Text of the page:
Apple’s Expanded Protections for Children

This week Apple announced that they were introducing a handful of new features to iOS and iCloud which were targeted at detecting child pornography in iMessage and Photos. Naturally a cacophony of young, childless, males on Hacker News erupted to claim that all idea privacy was now moot, that end-to-end encryption was now nonsense.

Articles discussing the inherent difficultly of hashing photos to detect explicit content cropped up. The EFF published a solid review of the proposed changes and decried the dissolution of privacy for people all around the globe. Debate is good. Critical eyes and thoughtful minds should absolutely scrutinise the work of private companies – especially when they have such a dominant role in the global market.

However I can’t help but feel like the response is fabulously misguided. As usual with discussions on social media the vast majority of people furiously commenting haven’t actually looked at the feature. Take a look:


For a large portion of the population the gut-wrenching world of child exploitation is mercifully abstract and, in most circles, brushed under the carpet. A dark and unknown enemy. But for the children who are subject to abuse (many multiples of magnitude more than the number you have in your head) and those that work to protect them – the people who have to review reports of such imagery, those that chase down the sprawling networks of trafficking and hunt those responsible for some of the most despicable crimes that one human could commit against another – the reality numbs mind and body, reaching into the very deepest recesses of what you know as the human experience.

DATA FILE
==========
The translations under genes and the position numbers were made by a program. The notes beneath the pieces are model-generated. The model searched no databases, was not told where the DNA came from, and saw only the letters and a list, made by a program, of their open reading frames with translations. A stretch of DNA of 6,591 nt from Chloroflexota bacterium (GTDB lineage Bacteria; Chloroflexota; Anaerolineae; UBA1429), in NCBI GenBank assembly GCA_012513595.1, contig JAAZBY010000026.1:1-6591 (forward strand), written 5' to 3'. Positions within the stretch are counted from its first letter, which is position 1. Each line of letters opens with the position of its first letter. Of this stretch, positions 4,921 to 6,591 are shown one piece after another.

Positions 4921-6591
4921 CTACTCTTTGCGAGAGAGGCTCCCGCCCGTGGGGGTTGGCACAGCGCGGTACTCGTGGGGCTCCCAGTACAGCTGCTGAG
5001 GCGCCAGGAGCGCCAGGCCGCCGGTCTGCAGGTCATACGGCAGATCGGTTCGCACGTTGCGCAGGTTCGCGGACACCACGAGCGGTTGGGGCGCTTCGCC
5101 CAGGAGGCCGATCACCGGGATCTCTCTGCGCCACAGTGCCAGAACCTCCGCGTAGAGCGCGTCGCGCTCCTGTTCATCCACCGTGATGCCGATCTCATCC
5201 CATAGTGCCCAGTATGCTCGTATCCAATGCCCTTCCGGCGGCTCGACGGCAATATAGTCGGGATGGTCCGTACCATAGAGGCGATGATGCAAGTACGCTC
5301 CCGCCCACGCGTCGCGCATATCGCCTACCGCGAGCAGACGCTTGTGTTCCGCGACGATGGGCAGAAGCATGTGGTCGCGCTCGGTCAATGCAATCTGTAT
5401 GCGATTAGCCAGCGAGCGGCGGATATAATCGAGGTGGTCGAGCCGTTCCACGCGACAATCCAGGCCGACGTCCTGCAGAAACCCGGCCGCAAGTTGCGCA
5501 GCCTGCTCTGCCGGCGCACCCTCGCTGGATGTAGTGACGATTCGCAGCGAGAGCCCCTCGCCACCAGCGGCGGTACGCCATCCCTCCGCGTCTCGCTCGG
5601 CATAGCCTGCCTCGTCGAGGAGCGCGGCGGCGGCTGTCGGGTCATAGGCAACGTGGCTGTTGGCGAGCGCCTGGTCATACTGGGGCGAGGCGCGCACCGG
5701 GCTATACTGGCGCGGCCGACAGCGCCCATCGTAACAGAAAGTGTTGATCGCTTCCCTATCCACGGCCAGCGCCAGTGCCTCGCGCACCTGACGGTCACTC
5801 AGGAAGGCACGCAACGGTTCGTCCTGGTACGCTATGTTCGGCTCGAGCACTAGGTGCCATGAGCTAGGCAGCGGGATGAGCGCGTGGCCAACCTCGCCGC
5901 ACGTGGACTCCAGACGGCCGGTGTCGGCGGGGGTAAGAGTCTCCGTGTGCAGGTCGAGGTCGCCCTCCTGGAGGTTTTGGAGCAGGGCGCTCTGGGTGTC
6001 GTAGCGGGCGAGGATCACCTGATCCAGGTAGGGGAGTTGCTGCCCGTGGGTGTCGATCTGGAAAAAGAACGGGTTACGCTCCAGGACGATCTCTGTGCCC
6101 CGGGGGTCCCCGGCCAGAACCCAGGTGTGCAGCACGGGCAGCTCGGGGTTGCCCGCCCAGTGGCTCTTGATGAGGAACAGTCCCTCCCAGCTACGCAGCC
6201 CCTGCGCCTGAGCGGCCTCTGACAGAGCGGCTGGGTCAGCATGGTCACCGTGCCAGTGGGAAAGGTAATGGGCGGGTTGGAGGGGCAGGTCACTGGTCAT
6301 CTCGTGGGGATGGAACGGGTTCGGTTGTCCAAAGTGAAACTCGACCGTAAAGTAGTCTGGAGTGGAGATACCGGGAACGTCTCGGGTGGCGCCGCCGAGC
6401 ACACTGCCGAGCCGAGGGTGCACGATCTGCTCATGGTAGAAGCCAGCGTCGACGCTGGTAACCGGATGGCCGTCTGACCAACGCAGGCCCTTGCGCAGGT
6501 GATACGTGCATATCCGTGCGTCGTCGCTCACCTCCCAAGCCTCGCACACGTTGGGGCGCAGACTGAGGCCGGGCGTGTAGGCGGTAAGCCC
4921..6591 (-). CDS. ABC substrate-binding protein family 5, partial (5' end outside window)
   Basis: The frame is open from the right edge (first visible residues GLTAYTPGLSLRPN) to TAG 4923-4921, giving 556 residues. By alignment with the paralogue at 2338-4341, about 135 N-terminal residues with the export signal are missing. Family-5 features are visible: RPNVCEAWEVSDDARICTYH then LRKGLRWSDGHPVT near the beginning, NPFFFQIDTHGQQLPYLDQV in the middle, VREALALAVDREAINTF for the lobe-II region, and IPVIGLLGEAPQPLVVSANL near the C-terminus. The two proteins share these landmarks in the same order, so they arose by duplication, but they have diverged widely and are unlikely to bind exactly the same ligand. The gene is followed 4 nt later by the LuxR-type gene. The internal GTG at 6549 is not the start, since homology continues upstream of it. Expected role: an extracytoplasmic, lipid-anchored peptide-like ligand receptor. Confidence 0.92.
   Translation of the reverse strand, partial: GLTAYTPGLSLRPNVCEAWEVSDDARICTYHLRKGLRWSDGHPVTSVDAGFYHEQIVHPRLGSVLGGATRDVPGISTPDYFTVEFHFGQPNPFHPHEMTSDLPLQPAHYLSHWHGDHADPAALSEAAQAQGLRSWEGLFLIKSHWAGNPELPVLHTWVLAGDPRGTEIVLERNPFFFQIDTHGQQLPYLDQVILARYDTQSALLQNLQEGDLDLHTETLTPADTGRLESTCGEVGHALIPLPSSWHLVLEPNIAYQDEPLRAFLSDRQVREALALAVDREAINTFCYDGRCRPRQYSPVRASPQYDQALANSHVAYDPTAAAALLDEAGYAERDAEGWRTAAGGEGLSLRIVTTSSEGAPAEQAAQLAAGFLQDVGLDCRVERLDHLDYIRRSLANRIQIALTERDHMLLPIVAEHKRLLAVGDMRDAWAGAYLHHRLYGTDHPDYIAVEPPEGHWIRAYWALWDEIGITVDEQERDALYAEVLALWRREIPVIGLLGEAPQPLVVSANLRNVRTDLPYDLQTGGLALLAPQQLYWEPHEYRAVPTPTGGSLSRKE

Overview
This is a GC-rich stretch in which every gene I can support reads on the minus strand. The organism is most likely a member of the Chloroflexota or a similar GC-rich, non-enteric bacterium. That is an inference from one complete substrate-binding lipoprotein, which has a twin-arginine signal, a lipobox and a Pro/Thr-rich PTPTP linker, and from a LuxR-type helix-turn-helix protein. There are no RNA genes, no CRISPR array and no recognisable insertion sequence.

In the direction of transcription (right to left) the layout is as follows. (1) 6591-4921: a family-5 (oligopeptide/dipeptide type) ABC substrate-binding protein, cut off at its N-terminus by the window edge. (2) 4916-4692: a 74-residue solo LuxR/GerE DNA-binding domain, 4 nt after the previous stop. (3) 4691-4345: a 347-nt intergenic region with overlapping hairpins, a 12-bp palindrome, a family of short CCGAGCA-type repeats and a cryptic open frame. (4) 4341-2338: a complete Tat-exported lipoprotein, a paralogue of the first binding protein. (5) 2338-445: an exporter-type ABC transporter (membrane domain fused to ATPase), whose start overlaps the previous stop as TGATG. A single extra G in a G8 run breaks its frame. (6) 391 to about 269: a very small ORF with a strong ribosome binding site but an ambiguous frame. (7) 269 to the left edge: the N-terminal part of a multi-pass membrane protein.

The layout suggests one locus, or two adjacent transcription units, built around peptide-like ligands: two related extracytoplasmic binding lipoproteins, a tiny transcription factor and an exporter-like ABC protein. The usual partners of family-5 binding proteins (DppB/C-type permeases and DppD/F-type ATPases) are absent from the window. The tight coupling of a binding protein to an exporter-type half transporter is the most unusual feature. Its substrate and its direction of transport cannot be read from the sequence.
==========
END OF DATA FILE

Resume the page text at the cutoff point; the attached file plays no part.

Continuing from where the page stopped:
Digital networks have provided easy access for predators to find and connect with vulnerable children. And let’s be clear. Every child is vulnerable when they have access to the Internet.

We teach our children to trust adults from a very young age – their naïvety is the source of their vulnerability. Every parent struggles to walk the line between innocence and susceptibility, talking in innuendo and trying to equip our kids with the tools to detect subversive behaviours – to spot the signs that something might be amiss. We also outright restrict access to certain materials or areas to try to prevent harm.

But predators are becoming more sophisticated every day. And I welcome the lengths that Apple is going to in order to increase protections for children, rather than simply ignoring the problem, or pretending that it’s too complex to address.

Could the technology be abused? Absolutely. But if you’re an Apple product owner who believes that you have absolute freedom with your technology you’re more naïeve than the children this feature is trying to protect.